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Recipe: Peach Cobbler

So your coconut milk ice cream doesn’t get lonely, here’s a peach cobbler to give it company. Like the ice cream, this recipe is vegan, free of refined sugar and highly-processed flour.  Perfect for summer and any cobbler lover in your life, which happens to be my dad. Let’s Talk Flour Hang in there, I’m […]

June 28, 2014

So your coconut milk ice cream doesn’t get lonely, here’s a peach cobbler to give it company. Like the ice cream, this recipe is vegan, free of refined sugar and highly-processed flour.  Perfect for summer and any cobbler lover in your life, which happens to be my dad.

Let’s Talk Flour

Hang in there, I’m going to tell you how to source good flour. But a little history first…

I bet at some point you’ve heard or read about how flour takes a toll on good health.  Have you considered that it’s not the food itself which is bad but the way it’s grown, processed and marketed to us? Traditionally, grains were harvested fresh, soaked and sometimes sprouted before they were ground with stone mills. This left every part of the grain (the fiber- and nutrient-rich bran, the protein- and starch-rich endosperm, and the fat-rich germ) in the final flour product. This lengthy process created a flavorful, nourishing whole grain flour with a very short shelf life. All those heat, light and oxygen sensitive components of the grain go rancid quickly.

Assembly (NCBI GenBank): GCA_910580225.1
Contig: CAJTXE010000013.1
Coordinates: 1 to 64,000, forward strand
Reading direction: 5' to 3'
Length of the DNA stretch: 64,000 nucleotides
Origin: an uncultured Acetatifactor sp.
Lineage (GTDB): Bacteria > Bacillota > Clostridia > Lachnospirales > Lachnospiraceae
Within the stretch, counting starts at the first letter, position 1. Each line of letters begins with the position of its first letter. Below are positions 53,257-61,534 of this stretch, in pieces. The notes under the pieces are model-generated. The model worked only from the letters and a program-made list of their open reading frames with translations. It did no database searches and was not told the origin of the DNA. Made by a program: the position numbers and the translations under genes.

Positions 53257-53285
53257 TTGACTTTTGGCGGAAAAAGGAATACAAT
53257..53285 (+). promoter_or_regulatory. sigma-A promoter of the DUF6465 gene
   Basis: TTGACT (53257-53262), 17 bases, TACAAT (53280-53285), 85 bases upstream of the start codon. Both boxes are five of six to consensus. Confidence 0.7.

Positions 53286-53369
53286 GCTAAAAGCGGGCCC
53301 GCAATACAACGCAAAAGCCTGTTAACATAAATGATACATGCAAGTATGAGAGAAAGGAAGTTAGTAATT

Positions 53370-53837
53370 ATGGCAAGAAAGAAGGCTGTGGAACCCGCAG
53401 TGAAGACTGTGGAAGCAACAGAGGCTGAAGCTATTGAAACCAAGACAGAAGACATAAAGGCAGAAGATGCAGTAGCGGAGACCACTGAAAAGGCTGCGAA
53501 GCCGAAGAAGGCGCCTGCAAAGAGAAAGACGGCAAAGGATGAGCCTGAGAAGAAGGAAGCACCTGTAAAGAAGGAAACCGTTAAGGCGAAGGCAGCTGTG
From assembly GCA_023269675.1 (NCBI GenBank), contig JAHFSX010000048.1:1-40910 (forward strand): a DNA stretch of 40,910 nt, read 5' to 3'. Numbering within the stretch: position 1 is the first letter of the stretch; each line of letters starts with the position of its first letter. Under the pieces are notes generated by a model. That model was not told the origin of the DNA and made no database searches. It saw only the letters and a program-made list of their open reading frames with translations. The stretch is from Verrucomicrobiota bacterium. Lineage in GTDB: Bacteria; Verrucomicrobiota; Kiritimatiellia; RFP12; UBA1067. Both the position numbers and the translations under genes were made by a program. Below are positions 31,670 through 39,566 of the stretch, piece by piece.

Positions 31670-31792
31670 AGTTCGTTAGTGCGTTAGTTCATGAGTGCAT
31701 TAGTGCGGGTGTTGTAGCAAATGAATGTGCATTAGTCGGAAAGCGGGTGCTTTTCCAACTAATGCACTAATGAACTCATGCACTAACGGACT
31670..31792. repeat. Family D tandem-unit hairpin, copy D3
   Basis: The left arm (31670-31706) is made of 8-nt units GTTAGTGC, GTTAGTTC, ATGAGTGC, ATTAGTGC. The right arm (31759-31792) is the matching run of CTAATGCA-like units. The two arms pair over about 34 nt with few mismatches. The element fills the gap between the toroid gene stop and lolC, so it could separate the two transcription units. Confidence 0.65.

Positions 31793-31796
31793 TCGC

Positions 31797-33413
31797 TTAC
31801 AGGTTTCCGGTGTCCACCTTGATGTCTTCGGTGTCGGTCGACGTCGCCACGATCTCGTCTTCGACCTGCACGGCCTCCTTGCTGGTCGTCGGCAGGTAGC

Industrialized Flour

In the late 1800s, with quantity, convenience and cheapness in mind, industrialized food came up with the “perfect solution” for making flour that would last a long time.  Strip it of all its volatile nutrients and leave nothing but the endosperm, the part  which contains a bit of protein and lots of starch. “Perfect”, right? Unfortunately, it turns out that plain white flour makes people sick. This was realized after the beriberi outbreaks started occurring.  Time for another “perfect solution”. Food manufacturers, under the government’s regulations, began fortifying and enriching flours with stable forms of vitamins and minerals. This replaced a lot of the nutrients that were lost in the first place and people stopped dying from deficiency diseases, so everyone’s happy…